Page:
Many people who visit the museum have questions about the quilt that hangs in the carriage gallery. Today we look back at the creation of this quilt and answer some of those questions.
In 2012 we developed a quilt exhibit focusing on the everyday quilt; the one on your bed or cuddled with on the couch, rather than the works of art displayed at quilt shows. Quilts in this exhibit ranged from one made from cotton grown as part of the Cotton Mission in the late 1800's to a modern t-shirt quilt. Early in the design process our curator mentioned a box of quilt patterns clipped from a newspaper that we have in our collection. Thus the Frontier Homestead quilt was born.
In 1928 the Kansas City Star newspaper started publishing a quilt block a week. Our patterns come from a series published in the second half of 1931. Amazingly, only three of the twenty-five blocks were missing, but with the names given on the overview, these were found and the quilt recreated.
Like many quilts, the blocks tell a story. The "Crazy Ann" Block was the first to be made. Since this was Amy's (one of our museum educators,) first time hand piecing a quilt this was the learning block. After several of the blocks had been made, a photographer working on the exhibit came to take some pictures. He asked for a blue and orange block. Thus the colors in "Grandmother's Cross". The red and white "Hickory Leaf" was appliqued on a road trip to the Springville Museum of Art to look at their quilt display. The center block, "Grandmother's Fan" with the park name, represents the employees at the time the quilt was made. The blades of the fan are made from a piece of fabric for each person. Elvis, sheep, yoga, cats, and traveling are tied together with a horse to symbolize the horse drawn vehicles of the museum.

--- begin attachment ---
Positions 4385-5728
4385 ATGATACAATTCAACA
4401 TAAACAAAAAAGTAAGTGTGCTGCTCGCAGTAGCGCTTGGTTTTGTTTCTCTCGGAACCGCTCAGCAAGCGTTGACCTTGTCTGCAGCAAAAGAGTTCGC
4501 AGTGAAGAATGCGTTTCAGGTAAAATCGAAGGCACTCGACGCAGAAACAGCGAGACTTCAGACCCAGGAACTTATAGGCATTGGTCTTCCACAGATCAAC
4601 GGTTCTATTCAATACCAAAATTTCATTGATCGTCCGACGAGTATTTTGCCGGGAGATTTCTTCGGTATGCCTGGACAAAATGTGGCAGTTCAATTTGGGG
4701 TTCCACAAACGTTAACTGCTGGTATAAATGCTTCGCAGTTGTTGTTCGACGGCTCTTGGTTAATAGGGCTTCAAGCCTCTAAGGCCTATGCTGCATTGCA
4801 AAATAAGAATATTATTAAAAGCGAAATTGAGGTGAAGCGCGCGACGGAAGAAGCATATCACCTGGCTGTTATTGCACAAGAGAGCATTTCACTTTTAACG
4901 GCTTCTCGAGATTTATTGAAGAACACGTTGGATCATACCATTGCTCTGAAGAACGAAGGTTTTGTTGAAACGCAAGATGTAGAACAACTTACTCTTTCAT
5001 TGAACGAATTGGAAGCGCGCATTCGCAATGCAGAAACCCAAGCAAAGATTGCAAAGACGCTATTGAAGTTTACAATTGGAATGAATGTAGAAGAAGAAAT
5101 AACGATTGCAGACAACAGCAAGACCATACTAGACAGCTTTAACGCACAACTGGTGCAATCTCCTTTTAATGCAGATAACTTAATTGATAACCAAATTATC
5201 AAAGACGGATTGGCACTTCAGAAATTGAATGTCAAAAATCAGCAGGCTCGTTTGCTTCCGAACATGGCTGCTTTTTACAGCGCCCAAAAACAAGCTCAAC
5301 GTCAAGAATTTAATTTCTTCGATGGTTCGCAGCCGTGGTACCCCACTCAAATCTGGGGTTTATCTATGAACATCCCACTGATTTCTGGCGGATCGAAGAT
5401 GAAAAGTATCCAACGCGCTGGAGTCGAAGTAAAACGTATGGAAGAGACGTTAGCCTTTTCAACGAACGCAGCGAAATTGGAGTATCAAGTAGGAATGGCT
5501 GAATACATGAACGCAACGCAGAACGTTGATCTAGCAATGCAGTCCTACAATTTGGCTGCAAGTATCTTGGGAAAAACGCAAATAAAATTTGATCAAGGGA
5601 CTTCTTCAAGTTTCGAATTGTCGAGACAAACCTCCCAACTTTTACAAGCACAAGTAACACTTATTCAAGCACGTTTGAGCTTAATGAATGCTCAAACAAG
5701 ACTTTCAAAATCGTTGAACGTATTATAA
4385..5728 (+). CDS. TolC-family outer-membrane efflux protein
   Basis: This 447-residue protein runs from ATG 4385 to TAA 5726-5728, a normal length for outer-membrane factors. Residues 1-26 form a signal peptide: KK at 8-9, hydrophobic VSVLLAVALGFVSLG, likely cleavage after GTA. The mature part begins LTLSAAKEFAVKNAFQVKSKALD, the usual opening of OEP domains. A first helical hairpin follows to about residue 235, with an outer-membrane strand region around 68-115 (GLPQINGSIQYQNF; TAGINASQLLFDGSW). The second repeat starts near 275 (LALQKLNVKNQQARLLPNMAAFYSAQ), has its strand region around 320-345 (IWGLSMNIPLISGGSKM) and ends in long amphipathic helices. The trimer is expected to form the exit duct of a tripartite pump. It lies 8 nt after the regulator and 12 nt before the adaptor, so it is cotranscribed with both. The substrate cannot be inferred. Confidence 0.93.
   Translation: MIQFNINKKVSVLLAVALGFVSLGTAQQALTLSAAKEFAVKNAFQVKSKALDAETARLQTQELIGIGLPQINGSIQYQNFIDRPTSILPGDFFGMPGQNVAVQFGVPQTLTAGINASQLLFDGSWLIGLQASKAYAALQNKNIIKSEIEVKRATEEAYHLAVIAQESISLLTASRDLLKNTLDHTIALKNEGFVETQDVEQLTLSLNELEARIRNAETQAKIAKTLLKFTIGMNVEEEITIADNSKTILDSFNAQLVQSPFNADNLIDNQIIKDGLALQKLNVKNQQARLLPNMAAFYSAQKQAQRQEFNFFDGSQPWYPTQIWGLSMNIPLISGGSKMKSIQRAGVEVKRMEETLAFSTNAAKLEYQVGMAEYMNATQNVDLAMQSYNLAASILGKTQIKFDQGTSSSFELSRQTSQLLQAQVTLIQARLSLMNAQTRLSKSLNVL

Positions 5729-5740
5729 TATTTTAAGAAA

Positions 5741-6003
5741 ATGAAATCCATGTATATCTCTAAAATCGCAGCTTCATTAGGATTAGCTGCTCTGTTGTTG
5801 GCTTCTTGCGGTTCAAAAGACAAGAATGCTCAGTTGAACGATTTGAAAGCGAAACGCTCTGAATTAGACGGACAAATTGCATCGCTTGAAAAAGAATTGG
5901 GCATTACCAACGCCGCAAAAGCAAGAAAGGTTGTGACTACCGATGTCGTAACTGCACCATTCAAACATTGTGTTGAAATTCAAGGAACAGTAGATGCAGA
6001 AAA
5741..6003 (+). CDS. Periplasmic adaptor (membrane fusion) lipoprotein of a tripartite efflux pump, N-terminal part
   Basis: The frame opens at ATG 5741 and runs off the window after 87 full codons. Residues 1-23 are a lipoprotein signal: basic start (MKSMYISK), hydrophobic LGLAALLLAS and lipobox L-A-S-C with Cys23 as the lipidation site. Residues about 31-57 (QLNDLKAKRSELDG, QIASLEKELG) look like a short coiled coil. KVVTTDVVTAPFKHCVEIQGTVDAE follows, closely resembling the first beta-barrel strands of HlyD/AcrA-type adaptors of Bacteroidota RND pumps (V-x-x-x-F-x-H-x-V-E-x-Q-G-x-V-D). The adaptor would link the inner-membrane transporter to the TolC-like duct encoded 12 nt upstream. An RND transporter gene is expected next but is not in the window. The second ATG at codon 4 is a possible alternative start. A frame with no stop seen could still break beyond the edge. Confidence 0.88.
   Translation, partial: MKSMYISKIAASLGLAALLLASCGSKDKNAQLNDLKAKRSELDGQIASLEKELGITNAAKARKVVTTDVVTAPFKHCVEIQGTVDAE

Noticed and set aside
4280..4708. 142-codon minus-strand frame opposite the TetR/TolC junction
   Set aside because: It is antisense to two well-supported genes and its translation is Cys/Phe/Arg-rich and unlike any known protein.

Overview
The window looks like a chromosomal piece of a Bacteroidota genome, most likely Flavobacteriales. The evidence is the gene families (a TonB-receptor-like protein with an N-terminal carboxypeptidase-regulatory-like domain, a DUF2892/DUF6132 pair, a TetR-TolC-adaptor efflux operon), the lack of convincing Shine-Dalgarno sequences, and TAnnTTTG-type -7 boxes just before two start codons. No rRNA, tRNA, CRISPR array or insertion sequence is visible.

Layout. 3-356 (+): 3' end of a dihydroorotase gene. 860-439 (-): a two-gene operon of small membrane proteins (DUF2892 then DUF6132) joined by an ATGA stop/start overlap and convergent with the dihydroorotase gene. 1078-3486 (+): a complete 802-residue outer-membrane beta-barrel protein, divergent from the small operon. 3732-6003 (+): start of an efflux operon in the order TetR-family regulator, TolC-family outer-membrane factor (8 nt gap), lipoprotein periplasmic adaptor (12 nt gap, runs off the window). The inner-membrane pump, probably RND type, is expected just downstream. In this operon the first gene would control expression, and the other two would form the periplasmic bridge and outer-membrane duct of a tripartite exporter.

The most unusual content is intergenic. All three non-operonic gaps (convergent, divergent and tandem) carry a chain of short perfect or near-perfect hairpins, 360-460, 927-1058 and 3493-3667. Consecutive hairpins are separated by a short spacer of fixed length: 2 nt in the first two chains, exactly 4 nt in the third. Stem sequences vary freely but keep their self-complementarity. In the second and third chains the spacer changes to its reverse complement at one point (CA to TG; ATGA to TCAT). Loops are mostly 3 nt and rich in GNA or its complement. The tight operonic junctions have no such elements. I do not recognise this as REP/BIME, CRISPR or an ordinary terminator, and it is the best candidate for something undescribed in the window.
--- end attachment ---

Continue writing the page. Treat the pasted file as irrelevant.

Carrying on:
Amy created the quilt using scraps of donated fabric and some new pieces. Each block was hand pieced using a different color scheme.The sashing between and around the blocks was attached by machine then a mad dash to hand quilt the entire piece followed. It was finished shortly before the exhibit opened and has remained on display since. Like many quilts in that exhibit and on beds and couches across the country, the Frontier Homestead quilt is a physical reminder that tells the story of the time and place of its creation.